EU and US seek united Western front to confront China’s tech ascent

The EU-US Trade and Technology Council is a transatlantic platform to address global tech issues. [Shutterstock]

In the aftermath of their inaugural summit, business and political leaders from the EU and the United States reiterated their call for curbing the growing Chinese influence on the tech sector, although important differences still remained in the regulatory approaches.

The first meeting of the Trade and Technology Council that concluded on Wednesday (29 September) was an initial attempt by the United States and the European Union to converge on the key technology areas that are seeing growing supremacy of China.

“EU and the US will never agree on every single detail. But we are bound by common values, economic interests and strategic challenges,” Slovenia’s Minister for Digital Transformation, Mark Boris Andrijanič, said at the annual forum of the Center for European Policy Analysis (CEPA).

On a similar note, Estonian Prime Minister Kaja Kallas argued that the two blocs need to respond to China’s Road and Belt initiative with an infrastructural plan based on shared democratic values and protection from infiltration, pointing to the OECD Blue Dot Network as a successful model.

“We should use Trusted Connectivity as a global brand,” Kallas said. “By setting the rules of the game, democratic governments can facilitate trust, investments and innovation.”

EU and US hold first trade and technology talks amid tensions

The new EU-US Trade and Technology (TTC) is set to hold its first meeting in Pittsburgh on Wednesday (29 September), in the shadow of the submarine dispute between France and Washington, which had put the transatlantic relationship to the test.

Western front

The importance of transatlantic convergence on technology was reiterated by Greece’s Minister for Digital Transformation Kyriakos Pierrakakis because “cooperation is a necessary ingredient on all aspect of this [digital] agenda.”

However, for Google’s former CEO Eric Schmidt, there is a concrete risk that the West might fall permanently behind China if it clips the wings of innovation. Schmidt in particular pointed to Europe’s regulatory agenda, arguing it fails to take economic growth into consideration.

“This lead with regulation is dangerous. European tech companies are going to become regulated regional champions. They will not drive global platforms and that’s where the game is won,” Schmidt told the CEPA forum.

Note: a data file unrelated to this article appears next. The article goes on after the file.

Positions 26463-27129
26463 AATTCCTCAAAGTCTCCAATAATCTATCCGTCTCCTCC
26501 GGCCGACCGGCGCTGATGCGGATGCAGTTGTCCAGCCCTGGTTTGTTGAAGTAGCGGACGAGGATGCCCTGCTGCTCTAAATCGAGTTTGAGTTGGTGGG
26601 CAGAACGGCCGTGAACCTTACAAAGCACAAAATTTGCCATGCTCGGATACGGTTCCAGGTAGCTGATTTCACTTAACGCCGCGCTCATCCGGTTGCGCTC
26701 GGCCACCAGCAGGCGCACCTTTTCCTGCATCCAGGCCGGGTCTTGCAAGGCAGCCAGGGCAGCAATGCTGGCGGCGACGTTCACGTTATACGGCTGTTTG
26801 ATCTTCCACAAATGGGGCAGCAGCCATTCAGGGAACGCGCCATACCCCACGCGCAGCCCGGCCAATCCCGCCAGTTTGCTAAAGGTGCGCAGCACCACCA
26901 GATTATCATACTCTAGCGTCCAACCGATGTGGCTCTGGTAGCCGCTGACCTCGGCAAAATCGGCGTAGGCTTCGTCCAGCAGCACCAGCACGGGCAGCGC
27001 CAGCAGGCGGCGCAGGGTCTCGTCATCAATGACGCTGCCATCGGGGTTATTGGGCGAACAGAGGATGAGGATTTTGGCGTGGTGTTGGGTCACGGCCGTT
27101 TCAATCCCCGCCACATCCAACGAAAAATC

The warning against the risk of overregulating the tech sector was echoed by Markus Villig, CEO of Bolt. “In regulation, you need to be very surgical about what you’re trying to achieve. And talking about tech regulation broadly, it is usually not very helpful,” he said.

Schmidt noted that the West is already largely behind China in the race for 5G connectivity, which might enable the Asian powerhouse to play a defining role in the next generation of emerging technologies. “The problem with when you lose in a network effect business is once you start to lose, it’s very difficult to catch up,” Schmidt added.

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AI a case in point

For Schmidt, the EU’s Artificial Intelligence regulation is the ultimate representation of Europe’s bias toward regulation, which might put the Old Continent on the back foot in the key technological races on AI-powered software.

“It is all sensible, written in European public policy language. But in the middle of it, it says that for critical infrastructure, you cannot deploy it, unless the AI system can explain itself. There is no AI system today that can explain itself. The technology is not there,” the former Google CEO said.

By contrast, for European leaders such as Margarete Schramböck, the Austrian federal minister for digital and economic affairs, Europe’s regulatory efforts are intended to put people at the centre of this emerging technology.

“Artificial Intelligence is completely new to us. It will change the world but I want to emphasise that human beings should always be in the centre of these developments,” Schramböck explained.

Spain is going a step further in this sense, as Secretary of State Carme Artigas anticipated the launch of a charter of digital rights that will include specific provisions on AI, for instance, the right not to be discriminated by an algorithm.

Slovenia’s Andrijanič recognised that Europe has been lagging behind the US and China in terms of economic dynamism and technological development. However, he pointed to the EU’s efforts as “a historic opportunity not only to become the regulatory leader in the digital arena but also to establish itself as the winner of the global AI race”.

Schmidt disagreed with this assessment. “It seems to me that the third prize in the competition is you become the regulator. And in my world, first and second are the only positions that matter,” he added.

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[Edited by Zoran Radosavljevic]

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